Many governments are preoccupied with reducing health inequities in the community. However, over the years, many of their public health programs have failed to do so because health inequities exist in many countries today (Feeny, Kaplan, Huguet, & McFarland, 2010). Nonetheless, some countries perform better than others do in this regard (Public Health Agency of Canada, 2014). Therefore, it is pertinent for public health officials, from poorly performing countries, to learn lessons from successful public health programs in countries that have made significant strides in reducing such inequities.
In line with this goal, this paper introduces the Higgins Nutrition Intervention Program that reduced maternal health inequities in Montreal, Canada. Similarly, it explains how American public health officials can learn from the program to minimize social inequities in the United States (US).
Describe a Public Health Intervention in Canada aimed at Improving Health Inequities
The Higgins Nutrition Intervention Program was a Canadian public health intervention that strived to increase infant baby weight and reduce intrauterine growth retardation. It targeted a group of low-income women living in urban areas (National Collaborating Center for Healthy Public Policy, 2010). Proposed as an adjunct to routine prenatal care, the program aimed to achieve its goals by introducing early nutritional interventions to expectant mothers.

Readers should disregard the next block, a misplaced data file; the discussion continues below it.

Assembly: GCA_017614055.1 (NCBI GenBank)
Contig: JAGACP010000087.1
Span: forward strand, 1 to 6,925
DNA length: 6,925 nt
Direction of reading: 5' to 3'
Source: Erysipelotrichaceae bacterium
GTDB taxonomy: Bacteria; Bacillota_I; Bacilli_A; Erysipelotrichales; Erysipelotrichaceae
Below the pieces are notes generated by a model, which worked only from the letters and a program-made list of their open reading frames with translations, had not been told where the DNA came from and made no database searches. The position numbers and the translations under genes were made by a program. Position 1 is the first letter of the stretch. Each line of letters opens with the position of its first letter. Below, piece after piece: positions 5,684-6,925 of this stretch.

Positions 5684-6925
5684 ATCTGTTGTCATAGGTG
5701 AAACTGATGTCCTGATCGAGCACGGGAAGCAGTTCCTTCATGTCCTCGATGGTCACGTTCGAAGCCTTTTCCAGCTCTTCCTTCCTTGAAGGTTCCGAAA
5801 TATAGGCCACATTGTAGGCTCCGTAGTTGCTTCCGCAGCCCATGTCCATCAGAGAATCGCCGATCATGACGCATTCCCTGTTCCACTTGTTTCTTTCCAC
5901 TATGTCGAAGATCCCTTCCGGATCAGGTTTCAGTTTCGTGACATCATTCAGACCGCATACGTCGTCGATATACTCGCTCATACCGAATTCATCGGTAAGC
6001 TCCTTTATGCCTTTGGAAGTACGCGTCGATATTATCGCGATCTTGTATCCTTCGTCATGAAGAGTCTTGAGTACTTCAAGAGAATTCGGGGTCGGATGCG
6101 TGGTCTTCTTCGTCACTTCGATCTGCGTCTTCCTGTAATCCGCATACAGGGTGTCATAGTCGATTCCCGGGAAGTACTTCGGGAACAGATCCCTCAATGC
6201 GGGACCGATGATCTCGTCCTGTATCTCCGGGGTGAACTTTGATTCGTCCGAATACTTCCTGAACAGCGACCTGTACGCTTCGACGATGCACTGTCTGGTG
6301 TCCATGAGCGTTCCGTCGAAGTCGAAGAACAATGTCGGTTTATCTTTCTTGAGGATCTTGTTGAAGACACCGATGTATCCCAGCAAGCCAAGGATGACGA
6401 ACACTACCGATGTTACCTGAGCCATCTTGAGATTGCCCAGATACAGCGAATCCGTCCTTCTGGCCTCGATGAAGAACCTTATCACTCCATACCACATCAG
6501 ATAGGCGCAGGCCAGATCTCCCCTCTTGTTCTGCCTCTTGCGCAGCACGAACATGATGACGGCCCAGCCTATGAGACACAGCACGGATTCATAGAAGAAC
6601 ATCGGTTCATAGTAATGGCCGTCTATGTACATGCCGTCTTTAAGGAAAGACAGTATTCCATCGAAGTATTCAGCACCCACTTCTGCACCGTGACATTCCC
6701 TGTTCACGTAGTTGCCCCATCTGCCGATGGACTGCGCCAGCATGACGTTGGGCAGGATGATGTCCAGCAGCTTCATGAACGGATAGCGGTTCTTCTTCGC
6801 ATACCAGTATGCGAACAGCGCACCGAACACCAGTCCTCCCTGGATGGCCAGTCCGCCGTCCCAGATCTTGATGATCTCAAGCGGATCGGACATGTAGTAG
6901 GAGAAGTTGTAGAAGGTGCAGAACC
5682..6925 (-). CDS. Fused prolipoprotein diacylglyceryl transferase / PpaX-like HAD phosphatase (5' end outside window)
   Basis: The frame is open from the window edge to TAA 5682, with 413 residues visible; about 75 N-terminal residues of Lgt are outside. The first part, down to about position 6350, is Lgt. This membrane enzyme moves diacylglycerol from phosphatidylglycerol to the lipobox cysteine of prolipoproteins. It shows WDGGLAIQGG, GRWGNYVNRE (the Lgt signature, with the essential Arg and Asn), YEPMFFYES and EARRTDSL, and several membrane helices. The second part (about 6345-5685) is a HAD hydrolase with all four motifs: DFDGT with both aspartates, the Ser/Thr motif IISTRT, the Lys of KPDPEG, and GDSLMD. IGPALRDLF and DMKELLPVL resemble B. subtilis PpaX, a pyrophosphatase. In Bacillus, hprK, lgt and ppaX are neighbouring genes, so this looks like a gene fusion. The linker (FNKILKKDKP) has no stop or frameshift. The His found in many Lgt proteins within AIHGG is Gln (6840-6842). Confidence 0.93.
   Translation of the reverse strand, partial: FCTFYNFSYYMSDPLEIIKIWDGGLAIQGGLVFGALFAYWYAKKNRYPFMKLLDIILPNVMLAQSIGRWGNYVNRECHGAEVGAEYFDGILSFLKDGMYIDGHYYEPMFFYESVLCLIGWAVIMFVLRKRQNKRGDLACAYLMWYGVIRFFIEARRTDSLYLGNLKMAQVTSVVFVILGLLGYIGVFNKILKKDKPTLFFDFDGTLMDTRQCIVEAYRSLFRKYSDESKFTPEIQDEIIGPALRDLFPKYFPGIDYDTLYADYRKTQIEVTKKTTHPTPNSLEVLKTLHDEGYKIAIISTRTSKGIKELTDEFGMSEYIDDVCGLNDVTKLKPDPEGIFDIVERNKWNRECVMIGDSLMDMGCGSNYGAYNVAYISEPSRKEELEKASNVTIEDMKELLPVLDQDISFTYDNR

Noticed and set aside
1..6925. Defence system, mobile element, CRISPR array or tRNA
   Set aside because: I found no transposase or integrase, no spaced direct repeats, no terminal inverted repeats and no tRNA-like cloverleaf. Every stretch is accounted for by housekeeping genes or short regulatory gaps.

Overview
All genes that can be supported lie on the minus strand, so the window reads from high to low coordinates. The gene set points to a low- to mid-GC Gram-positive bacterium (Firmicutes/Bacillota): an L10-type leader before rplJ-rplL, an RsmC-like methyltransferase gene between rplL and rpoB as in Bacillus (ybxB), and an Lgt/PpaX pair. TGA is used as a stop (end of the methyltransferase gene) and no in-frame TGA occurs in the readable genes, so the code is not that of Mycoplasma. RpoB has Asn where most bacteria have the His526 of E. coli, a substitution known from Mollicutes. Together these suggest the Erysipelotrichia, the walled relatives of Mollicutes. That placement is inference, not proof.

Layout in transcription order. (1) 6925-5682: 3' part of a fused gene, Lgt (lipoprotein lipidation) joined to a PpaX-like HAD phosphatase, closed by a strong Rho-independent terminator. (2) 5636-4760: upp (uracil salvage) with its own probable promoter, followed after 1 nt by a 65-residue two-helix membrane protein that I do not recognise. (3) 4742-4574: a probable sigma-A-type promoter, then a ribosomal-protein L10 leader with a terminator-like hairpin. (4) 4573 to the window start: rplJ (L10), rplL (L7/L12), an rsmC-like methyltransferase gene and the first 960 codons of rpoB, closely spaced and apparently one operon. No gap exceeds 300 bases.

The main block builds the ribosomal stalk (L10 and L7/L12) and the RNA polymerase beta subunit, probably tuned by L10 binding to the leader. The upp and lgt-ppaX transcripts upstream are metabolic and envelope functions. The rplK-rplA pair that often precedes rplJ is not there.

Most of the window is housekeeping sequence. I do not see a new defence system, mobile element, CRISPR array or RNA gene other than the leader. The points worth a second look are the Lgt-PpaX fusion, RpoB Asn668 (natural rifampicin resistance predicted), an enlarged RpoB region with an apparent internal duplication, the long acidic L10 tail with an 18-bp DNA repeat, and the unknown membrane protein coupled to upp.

Pioneers of the program assessed the risk profiles of the participants and used specific nutritional rehabilitation allowances to offset the risk of negative health outcomes after delivery (National Collaborating Center for Healthy Public Policy, 2010). Participants were second-time mothers. Their first babies acted as a control group. Therefore, the researchers compared the health outcomes of the second babies with their siblings to understand the efficacy of the public health program.
Description of Health Inequities and how the Intervention Targets Upstream Health Factors
Vafaei, Rosenberg, and Pickett (2010) define health inequities by associating the concept with health inequalities. In line with this reasoning, Kirkpatrick and McIntyre (2009) say that health inequities are avoidable health inequalities. The Higgins Nutrition Intervention Program acknowledged the effect that health inequities had on the maternal health of low-income women. Its proponents understood that they affected this demographic more than other socioeconomic groups (Dinca-Panaitescu et al., 2011). Based on this understanding, the Higgins Nutrition Intervention Program addressed upstream health factors of infant health by focusing on providing proper nutritional supplements, as a precursor for positive health indicators of infant health (Health Council of Canada, 2010).
Organizations Involved in Implementing the Intervention
The Higgins Nutrition Intervention Program started in Montreal, where its founder, Agnes Higgins, lived and worked. Based on her locality, Montreal-based organizations participated in her program. An instrumental health facility that started the first experiments of the nutrition program was the Montreal Diet Dispensary. It gave nutritional supplements to expectant mothers, as a measure of improving their maternal health outcomes (National Collaborating Center for Healthy Public Policy, 2010).